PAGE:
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How Does the CDC's Office of Public Health Preparedness and Response Mobilize Response to Outbreaks?


Stephen Redd, MD (RADM, USPHS), Director of the Office of Public Health Preparedness and Response (OPHPR) at the Centers for Disease Control and Prevention (CDC) explains how the CDC responds to outbreaks.

Interview Transcript (modified slightly for readability):
“The Centers for Disease Control and Prevention (CDC) has always been involved in emergency responses. It’s been a big part of what we’ve done [since we were founded], [and] in fact, we are in our 70th anniversary this year. That work was predominately to support state and local health departments in their outbreak investigations.
In 2001, with the World Trade Center attacks, and particularly the anthrax attack, the ability to respond at scale and at speed was challenged. Our office was formed after the anthrax event to be able to operate very quickly in very complex situations, and bring speed and scale to those emergency responses to control outbreaks as quickly as possible.”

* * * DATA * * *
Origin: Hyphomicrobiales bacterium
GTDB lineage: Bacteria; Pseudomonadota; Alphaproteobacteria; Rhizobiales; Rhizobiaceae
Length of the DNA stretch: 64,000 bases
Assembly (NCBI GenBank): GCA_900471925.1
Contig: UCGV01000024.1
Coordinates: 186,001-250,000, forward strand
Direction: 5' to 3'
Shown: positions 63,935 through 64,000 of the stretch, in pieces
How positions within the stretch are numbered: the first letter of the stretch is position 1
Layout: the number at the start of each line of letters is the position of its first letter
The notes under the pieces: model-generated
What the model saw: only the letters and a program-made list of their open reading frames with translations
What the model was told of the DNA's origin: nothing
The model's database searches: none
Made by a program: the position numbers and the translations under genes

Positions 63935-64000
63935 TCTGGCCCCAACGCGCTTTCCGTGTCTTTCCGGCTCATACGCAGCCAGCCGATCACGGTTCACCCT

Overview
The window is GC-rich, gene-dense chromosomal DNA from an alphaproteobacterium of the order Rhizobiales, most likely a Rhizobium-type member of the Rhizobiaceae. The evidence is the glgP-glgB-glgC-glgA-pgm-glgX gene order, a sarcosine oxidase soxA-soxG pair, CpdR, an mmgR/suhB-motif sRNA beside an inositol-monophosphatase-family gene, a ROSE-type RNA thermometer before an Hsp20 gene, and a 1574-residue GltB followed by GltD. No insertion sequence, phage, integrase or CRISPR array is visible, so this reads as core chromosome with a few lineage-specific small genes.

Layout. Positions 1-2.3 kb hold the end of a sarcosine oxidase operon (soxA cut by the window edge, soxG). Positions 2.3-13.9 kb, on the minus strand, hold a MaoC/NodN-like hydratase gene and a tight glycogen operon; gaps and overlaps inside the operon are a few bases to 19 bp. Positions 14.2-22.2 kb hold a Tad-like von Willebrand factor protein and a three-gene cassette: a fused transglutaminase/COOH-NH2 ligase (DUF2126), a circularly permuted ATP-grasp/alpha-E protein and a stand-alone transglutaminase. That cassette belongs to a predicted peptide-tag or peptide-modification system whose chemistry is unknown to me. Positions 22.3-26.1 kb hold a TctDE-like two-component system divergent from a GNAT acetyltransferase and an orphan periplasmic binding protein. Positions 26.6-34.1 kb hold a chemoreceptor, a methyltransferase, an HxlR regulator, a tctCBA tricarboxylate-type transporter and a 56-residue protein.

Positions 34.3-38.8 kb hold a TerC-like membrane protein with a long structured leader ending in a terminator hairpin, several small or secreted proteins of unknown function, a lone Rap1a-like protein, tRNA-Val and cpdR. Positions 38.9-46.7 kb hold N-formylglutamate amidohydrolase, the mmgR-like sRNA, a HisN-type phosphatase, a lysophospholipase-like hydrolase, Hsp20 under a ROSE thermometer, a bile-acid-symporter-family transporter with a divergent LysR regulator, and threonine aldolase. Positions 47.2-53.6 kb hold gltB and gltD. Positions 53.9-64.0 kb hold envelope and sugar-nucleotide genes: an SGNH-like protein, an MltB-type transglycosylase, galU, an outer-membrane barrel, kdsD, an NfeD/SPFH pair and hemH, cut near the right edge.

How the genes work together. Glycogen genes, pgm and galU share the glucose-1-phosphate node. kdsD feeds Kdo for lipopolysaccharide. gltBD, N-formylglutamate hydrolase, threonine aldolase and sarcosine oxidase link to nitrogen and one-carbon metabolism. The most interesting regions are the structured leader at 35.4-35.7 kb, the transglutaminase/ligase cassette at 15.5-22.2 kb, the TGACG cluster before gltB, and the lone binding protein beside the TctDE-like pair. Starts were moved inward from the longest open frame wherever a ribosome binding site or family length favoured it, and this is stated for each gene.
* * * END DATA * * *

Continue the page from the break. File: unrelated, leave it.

“The Emergency Operations Center brings different parts of CDC together so that we can operate quickly, at speed, and also in lots of different areas, at scale, something that was challenging during the anthrax event of 2001 and something that when a big emergency occurs, there’s a decision process about whether we should activate the Emergency Operations Center. The kinds of things that go into that are: how many cases do we think there will be; how many jurisdictions within the United States or outside the United States are involved; how many centers have expertise that need to be brought to bear; and what are the communication needs that the event will create so that we can have a single message and also have all the information together in one place.”
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